Here are a few ways to help your team focus on what is important:
- Highlight how your team’s work impacts company initiatives
- Spotlight two or three key problem areas that you want your team to keep in mind
- Regularly review product and technical KPIs with the team
- Consolidate team documents into a concise two-page executive summary
You must have an in-depth understanding of each project that the team is working on. As the leader, you need to clearly understand the key goals and milestones for the project and everyone’s roles. Make sure that you create clear goals for the team, but also seek the team’s input to refine goals into actionable work that the team can execute and work together on.
Here are some tips for defining success:
- Make sure the team understands the bigger picture and goals
- Communicate potential problems early and solicit solutions
- Ensure cross-functional stakeholders are bought in
- Ask the team how confident they are in achieving success
- Foster a fast, continuous feedback loop
Communications with your team should be clear and concise. Regular updates to the team are beneficial. Regular updates to management are desirable as well.
Here are some communication tips:
- Consider your audience when you are communicating, whether it is the team, stakeholders, or executives
- Lead with key information before expanding into additional technical details
- Make it clear what input you are looking for from your audience
- Share communication templates that will level up technical conversations within your team
You have a high-trust team that has a clear direction, but your team needs to deliver on its promises. Occasionally the team may reach an impasse and may need some help to maintain forward momentum.
Here are some tips to help resolve disagreements:
- Define a strong ownership model to make it clear who is responsible and accountable to make a decision
- Simplify the problem that needs to be solved to reduce technical complexity
- If the team is stuck, and multiple good options exist, rely on your technical expertise and known context to choose a path forward
- Schedule a future time to re-evaluate a decision while committing the team to a particular technical strategy
For more information, the book Crucial Conversations is a great resource for how to effectively lead through high-stakes conversations.
Make It Safe to Provide Honest Estimates of Time Needed to Complete Work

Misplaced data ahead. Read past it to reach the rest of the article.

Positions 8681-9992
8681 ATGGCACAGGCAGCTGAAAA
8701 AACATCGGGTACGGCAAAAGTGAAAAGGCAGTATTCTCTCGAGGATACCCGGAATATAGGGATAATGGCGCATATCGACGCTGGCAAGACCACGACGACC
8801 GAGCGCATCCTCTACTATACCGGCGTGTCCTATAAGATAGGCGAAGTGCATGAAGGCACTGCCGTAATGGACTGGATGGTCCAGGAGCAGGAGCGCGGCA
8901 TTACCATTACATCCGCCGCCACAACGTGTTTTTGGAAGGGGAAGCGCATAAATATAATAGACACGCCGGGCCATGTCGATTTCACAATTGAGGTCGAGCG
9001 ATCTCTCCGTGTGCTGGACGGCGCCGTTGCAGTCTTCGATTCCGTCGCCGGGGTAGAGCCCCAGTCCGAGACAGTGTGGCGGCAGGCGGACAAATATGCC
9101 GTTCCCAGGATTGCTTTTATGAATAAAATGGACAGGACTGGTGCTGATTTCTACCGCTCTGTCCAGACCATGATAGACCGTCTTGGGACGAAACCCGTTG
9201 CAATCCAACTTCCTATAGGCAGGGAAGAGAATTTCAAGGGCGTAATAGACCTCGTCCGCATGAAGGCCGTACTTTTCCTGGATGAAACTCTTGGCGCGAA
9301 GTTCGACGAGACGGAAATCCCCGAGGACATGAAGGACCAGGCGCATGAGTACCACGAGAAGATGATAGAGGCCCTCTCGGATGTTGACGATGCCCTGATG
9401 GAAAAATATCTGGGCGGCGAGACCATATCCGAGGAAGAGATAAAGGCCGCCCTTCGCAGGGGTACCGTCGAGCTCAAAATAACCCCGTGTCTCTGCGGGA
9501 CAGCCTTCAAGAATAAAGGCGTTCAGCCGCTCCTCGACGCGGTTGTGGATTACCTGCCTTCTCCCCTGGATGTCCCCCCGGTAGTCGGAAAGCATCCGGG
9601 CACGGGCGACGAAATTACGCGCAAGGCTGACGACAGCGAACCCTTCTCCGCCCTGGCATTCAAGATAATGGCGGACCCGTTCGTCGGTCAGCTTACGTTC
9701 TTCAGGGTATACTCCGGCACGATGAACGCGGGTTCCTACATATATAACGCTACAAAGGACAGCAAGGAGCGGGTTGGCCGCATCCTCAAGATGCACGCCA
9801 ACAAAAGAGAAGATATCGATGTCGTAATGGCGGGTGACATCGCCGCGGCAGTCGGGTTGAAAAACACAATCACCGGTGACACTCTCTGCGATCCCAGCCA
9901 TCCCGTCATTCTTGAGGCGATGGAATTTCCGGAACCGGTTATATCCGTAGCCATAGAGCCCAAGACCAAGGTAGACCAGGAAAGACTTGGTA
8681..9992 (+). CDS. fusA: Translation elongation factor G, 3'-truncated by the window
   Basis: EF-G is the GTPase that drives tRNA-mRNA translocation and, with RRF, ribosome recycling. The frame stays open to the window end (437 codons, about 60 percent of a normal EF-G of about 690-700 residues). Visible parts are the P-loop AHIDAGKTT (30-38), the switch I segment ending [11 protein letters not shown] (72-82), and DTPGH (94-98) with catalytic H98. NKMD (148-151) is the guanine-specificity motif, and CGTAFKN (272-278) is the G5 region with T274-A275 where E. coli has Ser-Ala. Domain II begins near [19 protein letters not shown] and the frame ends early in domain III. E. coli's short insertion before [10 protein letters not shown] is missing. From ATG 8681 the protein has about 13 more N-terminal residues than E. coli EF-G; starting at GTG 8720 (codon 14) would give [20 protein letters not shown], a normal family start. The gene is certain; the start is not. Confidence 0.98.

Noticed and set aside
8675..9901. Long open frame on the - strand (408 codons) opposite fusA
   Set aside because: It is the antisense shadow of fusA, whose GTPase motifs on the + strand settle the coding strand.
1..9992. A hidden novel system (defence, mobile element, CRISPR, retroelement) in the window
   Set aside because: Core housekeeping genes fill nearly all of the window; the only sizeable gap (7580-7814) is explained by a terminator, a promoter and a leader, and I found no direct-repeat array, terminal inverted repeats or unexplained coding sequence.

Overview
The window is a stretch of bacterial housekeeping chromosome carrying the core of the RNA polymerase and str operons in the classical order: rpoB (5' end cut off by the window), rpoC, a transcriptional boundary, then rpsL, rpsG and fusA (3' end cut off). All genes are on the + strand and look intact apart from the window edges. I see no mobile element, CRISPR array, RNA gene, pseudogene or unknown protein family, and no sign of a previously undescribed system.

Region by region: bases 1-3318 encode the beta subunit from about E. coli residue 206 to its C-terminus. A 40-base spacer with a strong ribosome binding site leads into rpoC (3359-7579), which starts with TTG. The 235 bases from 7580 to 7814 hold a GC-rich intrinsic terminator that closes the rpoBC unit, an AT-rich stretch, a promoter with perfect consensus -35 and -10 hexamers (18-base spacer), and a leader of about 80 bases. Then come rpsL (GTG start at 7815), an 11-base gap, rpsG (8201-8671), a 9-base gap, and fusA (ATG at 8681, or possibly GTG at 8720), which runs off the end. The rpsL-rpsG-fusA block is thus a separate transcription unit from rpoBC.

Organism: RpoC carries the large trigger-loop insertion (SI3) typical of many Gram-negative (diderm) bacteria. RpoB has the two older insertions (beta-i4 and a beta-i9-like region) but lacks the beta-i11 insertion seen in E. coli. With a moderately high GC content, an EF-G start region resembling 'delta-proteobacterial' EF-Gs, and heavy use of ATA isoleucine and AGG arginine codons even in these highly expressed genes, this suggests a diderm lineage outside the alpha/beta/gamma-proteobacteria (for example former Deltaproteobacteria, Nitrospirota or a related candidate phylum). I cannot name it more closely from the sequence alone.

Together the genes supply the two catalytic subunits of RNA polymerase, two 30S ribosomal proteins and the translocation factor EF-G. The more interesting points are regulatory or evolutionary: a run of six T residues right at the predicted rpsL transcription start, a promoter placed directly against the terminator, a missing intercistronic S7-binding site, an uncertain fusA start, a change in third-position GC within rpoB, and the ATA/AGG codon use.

Software engineering managers need to provide high-level estimates to coordinate their team’s work with other parts of the company. It’s critical to the company’s success that teams can work together to forecast when various initiatives can realistically be completed.
Here are some tips to create a culture of honest estimation:
- Start by building trust within the team and making estimation a safe practice. Otherwise, estimates may create a toxic team culture
- Don’t micromanage estimates. It’s okay if a four week project takes five weeks, but it’s not healthy for a company when a one month project takes six months (or more!) to deliver
- Seek the team’s feedback if estimates are unrealistic or have known risks
- Use estimates to determine when to break down complex projects into more manageable chunks
- Understand your team’s effectiveness (how much of your team’s time is impacting the team’s strategic goals)
- Understand your team’s efficiency (how reliably your team is able to deliver planned projects on time)
- Regularly use estimation to improve the health of the team rather than micromanaging individual performance
It’s often challenging for engineering teams to provide consistent evaluations of their work. One source of variation is that engineers may have different views of what it means for their work to be “done” or might not consider other steps after writing the code itself.
Here are some tips to define “done”:
- Set expectations that completing work includes taking time for testing, QA, deployment, release, validation, and verification
- Ask engineers to pair with stakeholders (such as product managers, design, or customers) to seek early feedback before releasing software
- Encourage the team to verify their work is released as expected and is having the intended impact